Papa John’s CEO John Schnatter brought up a hot button topic while being interviewed for the Inc. GrowCo Conference: workers’ wages.
In his remarks, which Business Insider says were almost a “non sequitur,” Schnatter says his workers are well-paid.
“Remember, I don’t pay anyone minimum wage. The average driver makes way closer to 20 bucks an hour than 10,” he says. “If we’re not taking care of our people, we’re going to lose good people at every level.” You can watch a clip of this portion of the interview here.
The comments are address an issue the company has been trying to get a handle on for some time. BI notes that “several” Papa John’s franchises in New York have been subpoenaed for under-paying their workers. This at a time where the minimum wage is being fiercely debated. A company spokesperson told the site that the investigation is looking more closely at restaurants that aren’t corporate-owned. Still, it’s damaging to the company’s reputation.
Papa John’s is also being sued by drivers for the ways in which they’re reimbursed for expenses.
Last year, Schnatter went on record talking about his own wealth and the $7.58 million home he owns in Louisville, Ky. While showing Republican presidential candidate Mitt Romney around, he commented, “You know, if a Democrat were here, he’d look around and say no one should live like this. Republicans come here and say everyone should live like this.”
Moreover, he added, “When you have built a $3 billion company out of a broom closet, I think you are entitled to a nice house.” It was one of three homes he owned. A former SVP of marketing for Papa John’s told USA Today that Schnatter “has a passion for being wealthy.”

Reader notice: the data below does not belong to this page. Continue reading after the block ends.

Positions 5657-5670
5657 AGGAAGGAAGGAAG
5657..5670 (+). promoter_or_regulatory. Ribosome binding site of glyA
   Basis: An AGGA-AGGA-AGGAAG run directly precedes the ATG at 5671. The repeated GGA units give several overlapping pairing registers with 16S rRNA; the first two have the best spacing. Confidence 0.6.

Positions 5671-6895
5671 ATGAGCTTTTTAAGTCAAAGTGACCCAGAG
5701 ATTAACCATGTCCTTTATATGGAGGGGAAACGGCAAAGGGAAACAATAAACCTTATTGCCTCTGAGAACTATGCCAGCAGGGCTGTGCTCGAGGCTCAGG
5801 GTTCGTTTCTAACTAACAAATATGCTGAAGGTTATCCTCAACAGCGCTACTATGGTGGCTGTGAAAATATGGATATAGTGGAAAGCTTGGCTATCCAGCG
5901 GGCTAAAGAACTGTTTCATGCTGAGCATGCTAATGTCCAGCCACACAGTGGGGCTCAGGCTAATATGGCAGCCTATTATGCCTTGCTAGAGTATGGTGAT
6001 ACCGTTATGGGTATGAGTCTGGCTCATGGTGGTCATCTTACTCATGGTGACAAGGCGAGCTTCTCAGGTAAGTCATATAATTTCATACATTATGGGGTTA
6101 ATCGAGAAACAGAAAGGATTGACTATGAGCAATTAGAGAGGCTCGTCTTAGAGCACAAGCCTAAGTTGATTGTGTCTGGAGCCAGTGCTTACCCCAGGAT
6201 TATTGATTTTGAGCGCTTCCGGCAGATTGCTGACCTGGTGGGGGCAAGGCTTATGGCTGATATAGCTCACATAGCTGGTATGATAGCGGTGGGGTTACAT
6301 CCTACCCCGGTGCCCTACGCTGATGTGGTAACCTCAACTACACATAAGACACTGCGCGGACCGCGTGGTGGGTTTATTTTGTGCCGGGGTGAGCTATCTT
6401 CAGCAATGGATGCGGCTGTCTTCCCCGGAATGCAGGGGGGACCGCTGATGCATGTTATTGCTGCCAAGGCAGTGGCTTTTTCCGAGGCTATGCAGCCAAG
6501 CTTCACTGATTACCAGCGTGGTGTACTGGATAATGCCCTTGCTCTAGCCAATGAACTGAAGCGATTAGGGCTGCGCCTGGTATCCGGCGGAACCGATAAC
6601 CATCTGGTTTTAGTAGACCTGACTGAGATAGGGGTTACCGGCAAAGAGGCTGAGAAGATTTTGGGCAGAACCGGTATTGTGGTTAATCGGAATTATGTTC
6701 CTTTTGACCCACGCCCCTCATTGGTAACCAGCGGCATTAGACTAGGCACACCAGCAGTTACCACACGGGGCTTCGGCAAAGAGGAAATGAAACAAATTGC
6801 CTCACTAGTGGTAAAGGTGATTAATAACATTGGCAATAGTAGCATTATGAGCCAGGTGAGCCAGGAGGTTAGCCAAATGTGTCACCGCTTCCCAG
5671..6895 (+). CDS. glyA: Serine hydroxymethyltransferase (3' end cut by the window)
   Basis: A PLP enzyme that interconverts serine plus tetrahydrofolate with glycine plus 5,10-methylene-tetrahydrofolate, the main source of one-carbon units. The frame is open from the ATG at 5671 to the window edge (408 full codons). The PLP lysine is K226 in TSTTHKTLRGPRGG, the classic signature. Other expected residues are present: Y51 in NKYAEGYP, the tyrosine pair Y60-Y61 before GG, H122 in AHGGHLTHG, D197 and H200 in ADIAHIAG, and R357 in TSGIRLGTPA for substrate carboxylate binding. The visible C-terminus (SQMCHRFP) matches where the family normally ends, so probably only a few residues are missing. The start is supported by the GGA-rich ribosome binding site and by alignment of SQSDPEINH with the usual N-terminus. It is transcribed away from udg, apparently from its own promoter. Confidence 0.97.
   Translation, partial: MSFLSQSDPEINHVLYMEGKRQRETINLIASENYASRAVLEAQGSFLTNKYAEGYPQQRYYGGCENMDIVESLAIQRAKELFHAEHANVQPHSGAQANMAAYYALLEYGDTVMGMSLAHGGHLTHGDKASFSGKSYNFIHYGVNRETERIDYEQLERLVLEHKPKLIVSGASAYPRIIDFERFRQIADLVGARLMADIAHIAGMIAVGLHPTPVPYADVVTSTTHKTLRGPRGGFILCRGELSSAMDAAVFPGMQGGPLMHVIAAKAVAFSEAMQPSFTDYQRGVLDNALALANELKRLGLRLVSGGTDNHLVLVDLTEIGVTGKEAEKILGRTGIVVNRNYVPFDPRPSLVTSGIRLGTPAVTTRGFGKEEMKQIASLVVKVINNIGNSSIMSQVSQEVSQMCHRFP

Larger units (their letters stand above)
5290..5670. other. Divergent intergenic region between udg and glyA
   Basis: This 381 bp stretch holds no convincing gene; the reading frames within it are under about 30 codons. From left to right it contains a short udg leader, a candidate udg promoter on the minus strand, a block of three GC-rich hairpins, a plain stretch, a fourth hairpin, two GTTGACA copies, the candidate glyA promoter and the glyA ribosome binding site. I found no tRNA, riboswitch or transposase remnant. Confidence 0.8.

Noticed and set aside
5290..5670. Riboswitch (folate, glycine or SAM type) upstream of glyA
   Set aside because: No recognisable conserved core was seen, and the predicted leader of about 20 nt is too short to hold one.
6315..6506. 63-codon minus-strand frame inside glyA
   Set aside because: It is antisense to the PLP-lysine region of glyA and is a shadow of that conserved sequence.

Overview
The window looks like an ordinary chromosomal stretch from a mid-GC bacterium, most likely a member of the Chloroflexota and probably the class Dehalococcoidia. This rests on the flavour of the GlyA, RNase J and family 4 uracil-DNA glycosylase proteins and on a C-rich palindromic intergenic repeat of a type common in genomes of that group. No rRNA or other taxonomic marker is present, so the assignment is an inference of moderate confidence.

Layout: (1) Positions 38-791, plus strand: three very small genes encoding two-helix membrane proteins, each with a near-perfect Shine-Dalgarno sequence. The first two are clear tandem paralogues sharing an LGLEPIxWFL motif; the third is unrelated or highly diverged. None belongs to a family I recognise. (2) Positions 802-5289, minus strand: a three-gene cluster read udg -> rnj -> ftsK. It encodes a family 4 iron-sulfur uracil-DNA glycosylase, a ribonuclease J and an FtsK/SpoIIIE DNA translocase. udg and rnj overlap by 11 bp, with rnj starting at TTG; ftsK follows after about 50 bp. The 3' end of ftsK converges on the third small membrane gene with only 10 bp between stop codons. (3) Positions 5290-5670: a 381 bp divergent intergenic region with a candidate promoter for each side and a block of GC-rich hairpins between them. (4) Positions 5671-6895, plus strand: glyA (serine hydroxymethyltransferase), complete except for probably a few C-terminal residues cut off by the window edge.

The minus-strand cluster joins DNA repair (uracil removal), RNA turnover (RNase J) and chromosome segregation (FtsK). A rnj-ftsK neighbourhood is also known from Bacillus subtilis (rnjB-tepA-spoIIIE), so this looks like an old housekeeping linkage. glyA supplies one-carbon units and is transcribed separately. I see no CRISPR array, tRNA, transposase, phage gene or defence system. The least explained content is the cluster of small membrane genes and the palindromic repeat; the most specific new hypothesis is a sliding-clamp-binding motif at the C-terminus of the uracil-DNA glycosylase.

Around that time, he was also facing backlash over remarks about the Affordable Care Act, saying the health insurance law would push the cost of pizza up 14 cents and some franchisees would have to cut hours to pay for the law. The company had to hire Sitrick & Co to help sort out its messaging as a result.
Without having met the man and trying not to pass (too much) judgment, Schnatter has come off like a jerk with some of his past comments. For someone who says he worked his way up to the wealthy and successful status he’s attained, he sounds as though he has no empathy for the many people who work for him, aren’t as wealthy as he is now, and contribute to his continued business achievements. Jumping out and talking about how much the company’s workers make is a good way to provide a hard number demonstrating the company is making attempts to be fair to its workers.
In actuality, the interview was intended to address questions about healthy eating and fast food.
“Pizza is really nutritious, it’s good for you… you can’t sit down and eat a whole pizza,” he says at one point. The House just passed regulations that would waive the requirements for fruit and other healthy foods in school lunches. At one point in the not-too-distant past, pizza was labeled a vegetable. Schnatter might want to make sure he’s got his messaging right on this topic as well.
Image via @IAmPapaJohn